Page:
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NYC Environmentalists Criticize City’s Organics Expansion Delay

Those who see composting as a way to reduce greenhouse gas emissions are criticizing the mayor for falling behind on his zero waste to landfill goal.

New York City environmentalists who see composting as a way to reduce greenhouse gas emissions and shipments to landfills are criticizing Mayor Bill de Blasio for falling behind schedule on his zero waste to landfill goal.

Nearly four years after de Blasio announced the city’s goal of sending zero waste to landfill by 2030, three key initiatives to obtaining that goal have been put on hold—expansion of New York City’s organics curbside collection, which would include scaling up an aggressive composting program; conversion to single stream recycling collection for metal, glass, plastic and paper products by 2020; and a save-as-you-throw program.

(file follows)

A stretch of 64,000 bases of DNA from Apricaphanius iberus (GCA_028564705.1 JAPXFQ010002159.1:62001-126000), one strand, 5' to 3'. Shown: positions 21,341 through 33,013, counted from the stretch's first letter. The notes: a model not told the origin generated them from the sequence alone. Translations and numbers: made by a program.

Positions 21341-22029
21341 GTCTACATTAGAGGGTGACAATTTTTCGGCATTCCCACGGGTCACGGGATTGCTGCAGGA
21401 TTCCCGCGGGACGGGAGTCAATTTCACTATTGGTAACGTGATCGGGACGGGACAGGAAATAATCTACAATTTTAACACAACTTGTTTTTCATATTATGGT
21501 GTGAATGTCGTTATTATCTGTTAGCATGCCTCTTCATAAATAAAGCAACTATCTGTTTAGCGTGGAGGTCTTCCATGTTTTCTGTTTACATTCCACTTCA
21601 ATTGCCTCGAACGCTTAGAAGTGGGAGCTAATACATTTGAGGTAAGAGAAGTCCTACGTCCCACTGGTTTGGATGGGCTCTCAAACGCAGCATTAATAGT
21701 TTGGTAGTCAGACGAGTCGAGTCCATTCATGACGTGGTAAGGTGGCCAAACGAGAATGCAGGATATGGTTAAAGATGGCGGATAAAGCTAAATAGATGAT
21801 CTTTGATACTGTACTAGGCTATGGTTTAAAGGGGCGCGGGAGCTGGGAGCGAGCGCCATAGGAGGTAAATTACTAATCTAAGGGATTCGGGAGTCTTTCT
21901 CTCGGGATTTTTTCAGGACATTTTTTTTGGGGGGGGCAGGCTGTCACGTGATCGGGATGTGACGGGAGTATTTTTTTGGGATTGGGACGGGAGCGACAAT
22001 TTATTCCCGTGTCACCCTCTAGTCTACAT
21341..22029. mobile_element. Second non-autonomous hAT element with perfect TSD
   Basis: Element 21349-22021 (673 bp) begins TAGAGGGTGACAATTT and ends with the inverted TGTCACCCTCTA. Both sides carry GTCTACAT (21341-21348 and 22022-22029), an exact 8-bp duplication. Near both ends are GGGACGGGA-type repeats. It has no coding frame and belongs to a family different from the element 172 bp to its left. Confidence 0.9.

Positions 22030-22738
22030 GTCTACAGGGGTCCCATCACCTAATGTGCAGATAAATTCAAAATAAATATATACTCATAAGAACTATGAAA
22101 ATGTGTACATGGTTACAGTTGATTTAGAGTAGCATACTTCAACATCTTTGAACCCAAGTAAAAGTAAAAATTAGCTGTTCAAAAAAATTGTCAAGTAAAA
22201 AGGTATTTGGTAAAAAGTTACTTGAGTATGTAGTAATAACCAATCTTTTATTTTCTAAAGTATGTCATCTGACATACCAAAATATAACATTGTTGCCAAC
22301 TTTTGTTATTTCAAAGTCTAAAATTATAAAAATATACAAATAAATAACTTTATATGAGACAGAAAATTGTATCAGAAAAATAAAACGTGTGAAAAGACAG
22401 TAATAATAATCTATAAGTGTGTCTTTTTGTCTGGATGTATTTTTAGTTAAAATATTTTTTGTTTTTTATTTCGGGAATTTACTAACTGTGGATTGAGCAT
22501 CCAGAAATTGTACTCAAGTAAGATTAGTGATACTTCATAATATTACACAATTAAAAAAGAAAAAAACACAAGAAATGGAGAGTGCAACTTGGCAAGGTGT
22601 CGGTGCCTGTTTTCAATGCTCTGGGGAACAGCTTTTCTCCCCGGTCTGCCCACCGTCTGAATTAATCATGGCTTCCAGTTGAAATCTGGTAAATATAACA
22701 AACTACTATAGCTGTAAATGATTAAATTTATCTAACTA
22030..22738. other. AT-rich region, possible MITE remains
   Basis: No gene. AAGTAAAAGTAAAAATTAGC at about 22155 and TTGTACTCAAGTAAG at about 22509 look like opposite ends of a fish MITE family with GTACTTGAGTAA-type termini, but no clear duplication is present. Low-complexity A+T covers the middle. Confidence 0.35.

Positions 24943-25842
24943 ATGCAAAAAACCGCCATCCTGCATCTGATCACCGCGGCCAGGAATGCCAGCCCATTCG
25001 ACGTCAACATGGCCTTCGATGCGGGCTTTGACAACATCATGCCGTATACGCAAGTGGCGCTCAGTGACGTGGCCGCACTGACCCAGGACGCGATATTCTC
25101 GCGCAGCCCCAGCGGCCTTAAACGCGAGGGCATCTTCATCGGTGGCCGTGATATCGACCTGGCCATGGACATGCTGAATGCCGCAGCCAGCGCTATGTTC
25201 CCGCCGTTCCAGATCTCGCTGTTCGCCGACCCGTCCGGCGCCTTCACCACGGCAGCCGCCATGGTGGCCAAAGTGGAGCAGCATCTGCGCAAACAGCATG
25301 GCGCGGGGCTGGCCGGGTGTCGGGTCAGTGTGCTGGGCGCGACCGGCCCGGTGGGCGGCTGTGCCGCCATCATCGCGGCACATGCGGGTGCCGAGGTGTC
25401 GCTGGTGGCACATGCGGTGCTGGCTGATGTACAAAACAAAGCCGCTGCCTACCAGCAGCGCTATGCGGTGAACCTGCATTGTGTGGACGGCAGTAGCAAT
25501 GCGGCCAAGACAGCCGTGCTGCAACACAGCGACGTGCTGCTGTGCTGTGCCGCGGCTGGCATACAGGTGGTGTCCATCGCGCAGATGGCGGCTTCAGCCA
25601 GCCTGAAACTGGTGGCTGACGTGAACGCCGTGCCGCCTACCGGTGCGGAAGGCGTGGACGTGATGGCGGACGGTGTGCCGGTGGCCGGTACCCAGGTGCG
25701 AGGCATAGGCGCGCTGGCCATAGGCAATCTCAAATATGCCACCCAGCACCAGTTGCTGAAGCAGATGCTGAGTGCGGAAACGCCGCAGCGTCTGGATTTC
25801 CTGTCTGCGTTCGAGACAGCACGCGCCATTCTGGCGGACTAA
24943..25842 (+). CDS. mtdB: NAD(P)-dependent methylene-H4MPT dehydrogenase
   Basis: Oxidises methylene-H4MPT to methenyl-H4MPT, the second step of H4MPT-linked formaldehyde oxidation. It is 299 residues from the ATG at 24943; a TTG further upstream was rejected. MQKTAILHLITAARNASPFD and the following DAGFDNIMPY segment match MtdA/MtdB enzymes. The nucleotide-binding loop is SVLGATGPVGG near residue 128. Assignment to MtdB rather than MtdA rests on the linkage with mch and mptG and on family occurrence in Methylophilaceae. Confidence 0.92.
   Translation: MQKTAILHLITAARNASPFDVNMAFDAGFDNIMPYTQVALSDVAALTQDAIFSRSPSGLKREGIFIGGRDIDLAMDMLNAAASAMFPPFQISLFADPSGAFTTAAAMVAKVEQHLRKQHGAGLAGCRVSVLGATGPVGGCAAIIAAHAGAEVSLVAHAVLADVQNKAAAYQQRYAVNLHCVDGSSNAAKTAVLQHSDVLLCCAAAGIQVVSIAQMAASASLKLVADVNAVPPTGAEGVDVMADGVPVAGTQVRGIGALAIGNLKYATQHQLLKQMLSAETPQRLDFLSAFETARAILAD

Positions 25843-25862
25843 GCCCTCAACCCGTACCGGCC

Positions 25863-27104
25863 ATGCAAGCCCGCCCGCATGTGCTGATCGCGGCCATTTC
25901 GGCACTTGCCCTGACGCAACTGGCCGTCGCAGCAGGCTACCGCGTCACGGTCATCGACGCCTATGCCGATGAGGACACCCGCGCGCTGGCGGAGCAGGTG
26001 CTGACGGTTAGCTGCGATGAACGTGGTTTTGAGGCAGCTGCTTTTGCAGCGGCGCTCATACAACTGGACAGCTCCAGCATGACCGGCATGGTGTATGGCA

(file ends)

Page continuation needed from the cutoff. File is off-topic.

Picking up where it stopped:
Gothamist reports that since the organics program’s expansion was halted, the city has not announced when it will be expanding curbside pickup, leaving composting enthusiasts “waiting in vain.”

Gothamist has more information:

At an Earth Day press conference four years ago, Mayor Bill de Blasio pledged New York City would send zero waste to landfills by 2030, in part by scaling up an aggressive composting program to turn food scraps into nutrient-rich soil. At an Earth Day event this year he touted the plan again, saying he would push for a mandatory composting program across the five boroughs.

You wouldn’t know it from his rhetoric—including the way he has been touting his environmental bonafides on the campaign trail—but the mayor has already fallen behind the schedule he laid out in order to meet his 2030 goal: expanding curbside pick-up of food scraps from a handful of pilot areas to every street and block of New York City.

In fact, last May, the sanitation department suspended its expansion plans, freezing out one third of the city’s community boards. In all of Manhattan and the South Bronx, buildings have to opt in to the service instead of getting it automatically. And in neighborhoods that have regular curbside collections, the city has cut back the number of collection days per week.

Read the full article here.

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